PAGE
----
Cup final: An open and Schut case

Dutch courage: Alje Schut will play his last game for Sundowns. (Duif du Toit/Gallo)

Dutch courage: Alje Schut will play his last game for Sundowns. (Duif du Toit/Gallo)

Port Elizabeth hosts its first final in some 40 years when Ajax Cape Town and Mamelodi Sundowns decide the destiny of the last of the season’s silverware on Saturday.

The Nedbank Cup final holds the prospect of an exciting clash between two expansive sides, both prepared to attack and both vulnerable at the back. It should be a match well worth watching in front of a decent crowd at a magnificent arena – just the way to sign off the season.

Ajax have come a long way since this time last year when they were battling to stave off potential relegation. Now a fifth place finish in the league, and a cup final place, represent a recovery beyond their wildest imagination.

Sundowns have a chance to take a trophy after finishing second in the league and reaching the semifinals of the Telkom Knockout.
It would be disaster for coach Pitso Mosimane to end this campaign empty-handed after all the profligate spending of the past two years.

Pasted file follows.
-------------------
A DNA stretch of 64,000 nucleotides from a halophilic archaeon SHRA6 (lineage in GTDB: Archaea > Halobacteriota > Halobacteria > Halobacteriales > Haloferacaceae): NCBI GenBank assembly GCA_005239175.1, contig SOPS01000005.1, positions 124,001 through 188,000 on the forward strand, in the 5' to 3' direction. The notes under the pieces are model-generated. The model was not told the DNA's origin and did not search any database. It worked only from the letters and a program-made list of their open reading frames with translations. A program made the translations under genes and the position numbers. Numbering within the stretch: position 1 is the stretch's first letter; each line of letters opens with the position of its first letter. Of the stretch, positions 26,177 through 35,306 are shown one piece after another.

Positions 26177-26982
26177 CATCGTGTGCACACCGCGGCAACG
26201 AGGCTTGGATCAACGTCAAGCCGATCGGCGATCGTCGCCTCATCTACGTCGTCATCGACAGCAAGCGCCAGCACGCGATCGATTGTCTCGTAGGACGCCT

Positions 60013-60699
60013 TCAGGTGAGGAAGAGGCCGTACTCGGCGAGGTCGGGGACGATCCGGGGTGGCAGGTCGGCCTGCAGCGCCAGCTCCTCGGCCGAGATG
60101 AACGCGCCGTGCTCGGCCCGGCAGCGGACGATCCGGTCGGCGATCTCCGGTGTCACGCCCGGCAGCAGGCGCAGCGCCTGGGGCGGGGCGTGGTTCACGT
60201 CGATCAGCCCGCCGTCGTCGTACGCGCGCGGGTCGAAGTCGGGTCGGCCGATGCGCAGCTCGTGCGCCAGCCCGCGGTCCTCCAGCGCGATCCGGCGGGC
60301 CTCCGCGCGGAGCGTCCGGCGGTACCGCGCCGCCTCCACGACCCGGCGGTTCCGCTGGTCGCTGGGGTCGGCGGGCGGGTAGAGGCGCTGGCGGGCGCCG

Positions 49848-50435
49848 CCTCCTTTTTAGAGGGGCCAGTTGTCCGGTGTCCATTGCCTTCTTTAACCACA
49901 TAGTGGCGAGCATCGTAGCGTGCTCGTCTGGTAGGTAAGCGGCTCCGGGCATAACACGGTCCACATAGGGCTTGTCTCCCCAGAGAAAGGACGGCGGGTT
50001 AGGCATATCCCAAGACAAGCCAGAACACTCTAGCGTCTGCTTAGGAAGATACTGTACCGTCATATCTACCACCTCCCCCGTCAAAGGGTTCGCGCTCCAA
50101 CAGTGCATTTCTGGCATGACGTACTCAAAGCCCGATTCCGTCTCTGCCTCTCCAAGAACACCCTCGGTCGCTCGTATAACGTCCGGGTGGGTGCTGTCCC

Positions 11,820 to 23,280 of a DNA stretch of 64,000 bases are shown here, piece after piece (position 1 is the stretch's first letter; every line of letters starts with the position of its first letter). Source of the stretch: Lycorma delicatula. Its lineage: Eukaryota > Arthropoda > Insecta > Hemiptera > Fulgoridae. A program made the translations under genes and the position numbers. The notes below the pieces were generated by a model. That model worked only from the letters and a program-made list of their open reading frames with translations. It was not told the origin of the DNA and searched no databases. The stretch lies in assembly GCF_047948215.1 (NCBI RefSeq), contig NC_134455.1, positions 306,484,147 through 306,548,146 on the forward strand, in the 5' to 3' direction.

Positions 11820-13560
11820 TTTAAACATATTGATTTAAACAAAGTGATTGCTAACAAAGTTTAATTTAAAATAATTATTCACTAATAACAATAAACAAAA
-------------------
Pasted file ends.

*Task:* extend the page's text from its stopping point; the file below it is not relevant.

Embraced the game
The game also ends a fairy-tale spell in South Africa for Dutch defender Alje Schut, who embraced the game in the country like no other foreigner in recent times. He was enthusiastic, deferential, complimentary and competitive and made for an unlikely leader at a club filled with local footballing bling. 

  At 34 years, he goes back to the Netherlands in search of coaching badges and a new challenge.

But although he leaves with the applause of South Africans ringing in his ears, it must be remembered his presence in the Sundowns squad gave them an unfair and unsporting advantage in a sneaky ruse that went contrary to the principles of sporting decency.

Schut was registered from the start of his time in South Africa as a local, without the usual five-year waiting period before residency is granted.

Instead, Sundowns found a loophole in work permit regulations to get him a visa reserved for wealthy foreigners with high net assets to invest. In Schut’s case, it was the value of his pension scheme in the Netherlands, none of which actually ever came into the country.

Rules allow each PSL club five foreigners a season. Schut being counted as a local meant Sundowns in effect had six, something they were smugly boastful of.

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